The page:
Figure 2 shows that, for the most part, the vendors have similar capabilities in regard to manufacturing planning and scheduling. This is not surprising since these vendors and their acquisitions originated within Advanced Planning and Scheduling (APS), a domain that catered primarily to problems encountered in scheduling and higher level strategic production planning. This is an area where vendors need to focus on enhancements in order to create differentiation.

Figure 2: Overall Score Vs. Manufacturing Planning and Scheduling

Inventory Management and Warehousing

Inventory management and warehousing activities are those involved in storing materials (finished goods, raw materials, WIP) at points between movement and processing. In this category, we include both planning and execution features like those associated with warehouse management such as crossdock management, inbound, outbound, and yard management.

Logility stands out from the rest of the crowd due to its ability to offer complete WMS capabilities via WarehousePRO, a product that made up part of its inheritance from parent company American Software in 1997. i2 comes a distant second through its partnership with EXE Technologies, a third-party alliance that carries a lower rating than functionality supported natively.

Figure 3: Overall Score Vs. Inventory Management and Warehousing

Distribution and Transportation Management

Distribution and transportation management encompasses movement of finished goods through the network of suppliers, manufacturers, distributors, resellers, and customers. Here, we are interested in tools that allow users to model distribution networks graphically, link the models to real-time planning modules for analysis as well as provide transportation management and execution capabilities.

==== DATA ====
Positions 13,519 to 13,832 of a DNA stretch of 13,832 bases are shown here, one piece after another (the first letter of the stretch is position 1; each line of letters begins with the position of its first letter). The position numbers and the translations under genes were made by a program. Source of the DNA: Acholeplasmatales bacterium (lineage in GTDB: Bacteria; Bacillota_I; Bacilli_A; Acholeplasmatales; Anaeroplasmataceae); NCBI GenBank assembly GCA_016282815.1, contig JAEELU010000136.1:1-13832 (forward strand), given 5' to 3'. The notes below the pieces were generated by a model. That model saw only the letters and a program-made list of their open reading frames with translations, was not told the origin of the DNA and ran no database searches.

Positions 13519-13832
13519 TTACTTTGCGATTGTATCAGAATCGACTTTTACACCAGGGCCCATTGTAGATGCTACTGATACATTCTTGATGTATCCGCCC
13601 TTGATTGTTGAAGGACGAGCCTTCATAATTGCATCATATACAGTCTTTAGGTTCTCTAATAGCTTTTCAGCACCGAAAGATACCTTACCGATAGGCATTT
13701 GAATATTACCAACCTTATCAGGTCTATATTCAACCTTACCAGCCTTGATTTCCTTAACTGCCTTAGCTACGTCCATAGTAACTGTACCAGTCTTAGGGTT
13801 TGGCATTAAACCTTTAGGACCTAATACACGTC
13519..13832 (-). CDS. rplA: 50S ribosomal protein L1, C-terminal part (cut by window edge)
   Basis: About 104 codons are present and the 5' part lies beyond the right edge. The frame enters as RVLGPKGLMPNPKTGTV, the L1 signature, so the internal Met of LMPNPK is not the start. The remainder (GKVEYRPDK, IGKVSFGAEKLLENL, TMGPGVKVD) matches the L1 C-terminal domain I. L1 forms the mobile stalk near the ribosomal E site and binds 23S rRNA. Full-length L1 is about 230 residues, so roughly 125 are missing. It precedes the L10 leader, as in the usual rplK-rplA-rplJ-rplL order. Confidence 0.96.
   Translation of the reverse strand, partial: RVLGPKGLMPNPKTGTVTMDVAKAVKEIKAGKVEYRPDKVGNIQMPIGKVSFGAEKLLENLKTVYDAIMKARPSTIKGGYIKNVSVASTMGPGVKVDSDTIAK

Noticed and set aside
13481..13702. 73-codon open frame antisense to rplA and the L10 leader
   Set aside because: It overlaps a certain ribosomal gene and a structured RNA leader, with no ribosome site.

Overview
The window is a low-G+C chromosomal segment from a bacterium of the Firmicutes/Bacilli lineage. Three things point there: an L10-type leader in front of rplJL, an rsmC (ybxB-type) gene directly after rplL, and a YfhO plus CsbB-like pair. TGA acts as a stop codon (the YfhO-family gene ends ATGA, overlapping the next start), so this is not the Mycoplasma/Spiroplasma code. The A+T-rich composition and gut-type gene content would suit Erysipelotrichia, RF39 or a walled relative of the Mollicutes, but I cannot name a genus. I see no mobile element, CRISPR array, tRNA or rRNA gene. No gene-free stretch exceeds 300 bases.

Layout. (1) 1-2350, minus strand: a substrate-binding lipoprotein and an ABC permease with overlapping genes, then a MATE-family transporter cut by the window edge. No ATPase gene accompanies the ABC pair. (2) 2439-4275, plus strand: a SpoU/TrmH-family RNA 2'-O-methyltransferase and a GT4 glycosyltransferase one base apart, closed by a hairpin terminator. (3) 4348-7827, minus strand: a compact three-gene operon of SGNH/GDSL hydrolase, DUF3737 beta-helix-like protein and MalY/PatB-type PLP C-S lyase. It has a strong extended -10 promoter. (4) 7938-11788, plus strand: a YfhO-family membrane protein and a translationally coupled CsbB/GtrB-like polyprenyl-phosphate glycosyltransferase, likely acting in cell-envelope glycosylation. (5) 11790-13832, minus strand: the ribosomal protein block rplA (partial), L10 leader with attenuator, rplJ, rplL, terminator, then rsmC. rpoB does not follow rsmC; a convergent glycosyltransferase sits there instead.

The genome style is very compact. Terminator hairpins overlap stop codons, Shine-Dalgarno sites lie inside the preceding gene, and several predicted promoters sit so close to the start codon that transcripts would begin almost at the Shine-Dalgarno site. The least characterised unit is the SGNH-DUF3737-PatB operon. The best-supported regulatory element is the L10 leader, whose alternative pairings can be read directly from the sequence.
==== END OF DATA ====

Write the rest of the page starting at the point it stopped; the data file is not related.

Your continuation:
Once again, Manugistics ranks ahead of the rest in this category, mainly by virtue of its mature functionality for distribution and transportation planning, which dates back to its acquisition of Rover Technology in 1991. Logility places a close second and has achieved considerable success with its DRP application for industrial and consumer packaged goods manufacturers.

Figure 4: Overall Score Vs. Distribution and Transportation Management

User Recommendations

Users are advised to conduct a thorough analysis of vendor strengths and weaknesses in the following six areas: product functionality, product technology, product cost, corporate strategy, corporate viability, and corporate service and support. The preceding analysis constitutes a high level evaluation on certain parts of product functionality that should be replicated and expanded upon for the remaining key criteria areas. Only through a diligent process of evaluation that includes scripted scenario demonstrations can users hope to select an SCM system that will serve their organizations and deliver expected cost savings.